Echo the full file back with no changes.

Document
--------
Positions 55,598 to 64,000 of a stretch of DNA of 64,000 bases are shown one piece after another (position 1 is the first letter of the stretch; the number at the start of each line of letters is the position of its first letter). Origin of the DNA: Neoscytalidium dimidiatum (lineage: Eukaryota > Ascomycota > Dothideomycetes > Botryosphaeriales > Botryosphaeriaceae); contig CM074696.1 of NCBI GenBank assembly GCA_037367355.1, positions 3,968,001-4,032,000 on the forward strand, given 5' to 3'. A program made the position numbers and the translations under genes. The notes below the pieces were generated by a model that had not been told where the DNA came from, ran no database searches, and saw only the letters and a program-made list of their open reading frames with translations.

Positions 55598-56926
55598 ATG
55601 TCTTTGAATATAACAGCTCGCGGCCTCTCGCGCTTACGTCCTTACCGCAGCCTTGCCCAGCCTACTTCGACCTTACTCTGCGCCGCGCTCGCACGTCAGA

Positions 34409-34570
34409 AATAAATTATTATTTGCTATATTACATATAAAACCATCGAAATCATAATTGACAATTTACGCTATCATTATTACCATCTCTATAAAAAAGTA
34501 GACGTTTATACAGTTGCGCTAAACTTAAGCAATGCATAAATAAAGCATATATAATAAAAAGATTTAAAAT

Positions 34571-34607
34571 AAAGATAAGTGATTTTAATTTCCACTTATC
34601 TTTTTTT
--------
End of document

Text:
Positions 55,598 to 64,000 of a stretch of DNA of 64,000 bases are shown one piece after another (position 1 is the first letter of the stretch; the number at the start of each line of letters is the position of its first letter). Origin of the DNA: Neoscytalidium dimidiatum (lineage: Eukaryota > Ascomycota > Dothideomycetes > Botryosphaeriales > Botryosphaeriaceae); contig CM074696.1 of NCBI GenBank assembly GCA_037367355.1, positions 3,968,001-4,032,000 on the forward strand, given 5' to 3'. A program made the position numbers and the translations under genes. The notes below the pieces were generated by a model that had not been told where the DNA came from, ran no database searches, and saw only the letters and a program-made list of their open reading frames with translations.

Positions 55598-56926
55598 ATG
55601 TCTTTGAATATAACAGCTCGCGGCCTCTCGCGCTTACGTCCTTACCGCAGCCTTGCCCAGCCTACTTCGACCTTACTCTGCGCCGCGCTCGCACGTCAGA

Positions 34409-34570
34409 AATAAATTATTATTTGCTATATTACATATAAAACCATCGAAATCATAATTGACAATTTACGCTATCATTATTACCATCTCTATAAAAAAGTA
34501 GACGTTTATACAGTTGCGCTAAACTTAAGCAATGCATAAATAAAGCATATATAATAAAAAGATTTAAAAT

Positions 34571-34607
34571 AAAGATAAGTGATTTTAATTTCCACTTATC
34601 TTTTTTT